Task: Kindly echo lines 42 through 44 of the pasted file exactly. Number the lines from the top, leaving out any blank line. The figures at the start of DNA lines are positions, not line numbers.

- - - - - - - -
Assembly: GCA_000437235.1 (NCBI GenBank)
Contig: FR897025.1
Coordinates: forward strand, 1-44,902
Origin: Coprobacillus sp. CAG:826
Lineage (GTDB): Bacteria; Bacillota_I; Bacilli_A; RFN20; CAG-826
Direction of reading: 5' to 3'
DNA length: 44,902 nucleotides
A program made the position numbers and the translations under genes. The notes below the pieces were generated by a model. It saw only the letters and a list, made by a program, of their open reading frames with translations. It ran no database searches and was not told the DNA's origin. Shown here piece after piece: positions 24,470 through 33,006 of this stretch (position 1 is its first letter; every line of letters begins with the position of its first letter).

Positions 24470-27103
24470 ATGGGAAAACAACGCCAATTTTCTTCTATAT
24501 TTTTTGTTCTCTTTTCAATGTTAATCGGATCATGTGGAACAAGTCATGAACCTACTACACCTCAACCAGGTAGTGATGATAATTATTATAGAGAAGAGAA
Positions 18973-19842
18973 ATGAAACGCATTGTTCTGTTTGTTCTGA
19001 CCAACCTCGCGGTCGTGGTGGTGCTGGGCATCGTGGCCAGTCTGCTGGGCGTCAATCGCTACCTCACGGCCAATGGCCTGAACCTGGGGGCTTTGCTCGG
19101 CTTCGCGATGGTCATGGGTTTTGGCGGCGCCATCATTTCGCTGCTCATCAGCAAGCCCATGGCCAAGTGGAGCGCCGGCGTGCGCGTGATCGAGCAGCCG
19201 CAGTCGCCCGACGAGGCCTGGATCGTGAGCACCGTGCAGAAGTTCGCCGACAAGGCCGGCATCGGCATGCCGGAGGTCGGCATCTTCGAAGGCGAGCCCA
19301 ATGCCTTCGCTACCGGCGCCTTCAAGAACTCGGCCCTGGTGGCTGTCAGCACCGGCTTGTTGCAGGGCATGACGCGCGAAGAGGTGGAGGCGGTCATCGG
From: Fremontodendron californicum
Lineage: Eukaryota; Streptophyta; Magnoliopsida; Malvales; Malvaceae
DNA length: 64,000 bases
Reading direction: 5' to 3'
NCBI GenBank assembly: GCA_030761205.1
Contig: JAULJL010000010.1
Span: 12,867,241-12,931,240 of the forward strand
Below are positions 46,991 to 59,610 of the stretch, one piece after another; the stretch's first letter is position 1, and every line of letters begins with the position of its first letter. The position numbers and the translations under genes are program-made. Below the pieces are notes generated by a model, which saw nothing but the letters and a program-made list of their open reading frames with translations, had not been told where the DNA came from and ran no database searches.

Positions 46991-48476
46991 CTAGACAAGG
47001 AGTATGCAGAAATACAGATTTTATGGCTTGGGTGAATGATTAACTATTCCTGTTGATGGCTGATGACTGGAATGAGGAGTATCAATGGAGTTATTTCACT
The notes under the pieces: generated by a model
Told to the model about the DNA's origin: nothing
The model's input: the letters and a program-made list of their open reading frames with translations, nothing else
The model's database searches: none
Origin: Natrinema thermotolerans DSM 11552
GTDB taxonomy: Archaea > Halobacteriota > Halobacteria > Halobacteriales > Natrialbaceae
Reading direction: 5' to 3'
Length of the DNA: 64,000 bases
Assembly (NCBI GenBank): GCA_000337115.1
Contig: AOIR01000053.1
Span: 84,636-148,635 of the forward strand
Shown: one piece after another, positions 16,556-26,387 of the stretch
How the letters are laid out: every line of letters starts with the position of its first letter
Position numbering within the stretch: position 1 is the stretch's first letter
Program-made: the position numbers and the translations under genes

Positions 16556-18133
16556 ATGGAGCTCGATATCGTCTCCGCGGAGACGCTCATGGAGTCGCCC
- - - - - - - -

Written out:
Position numbering within the stretch: position 1 is the stretch's first letter
Program-made: the position numbers and the translations under genes

Positions 16556-18133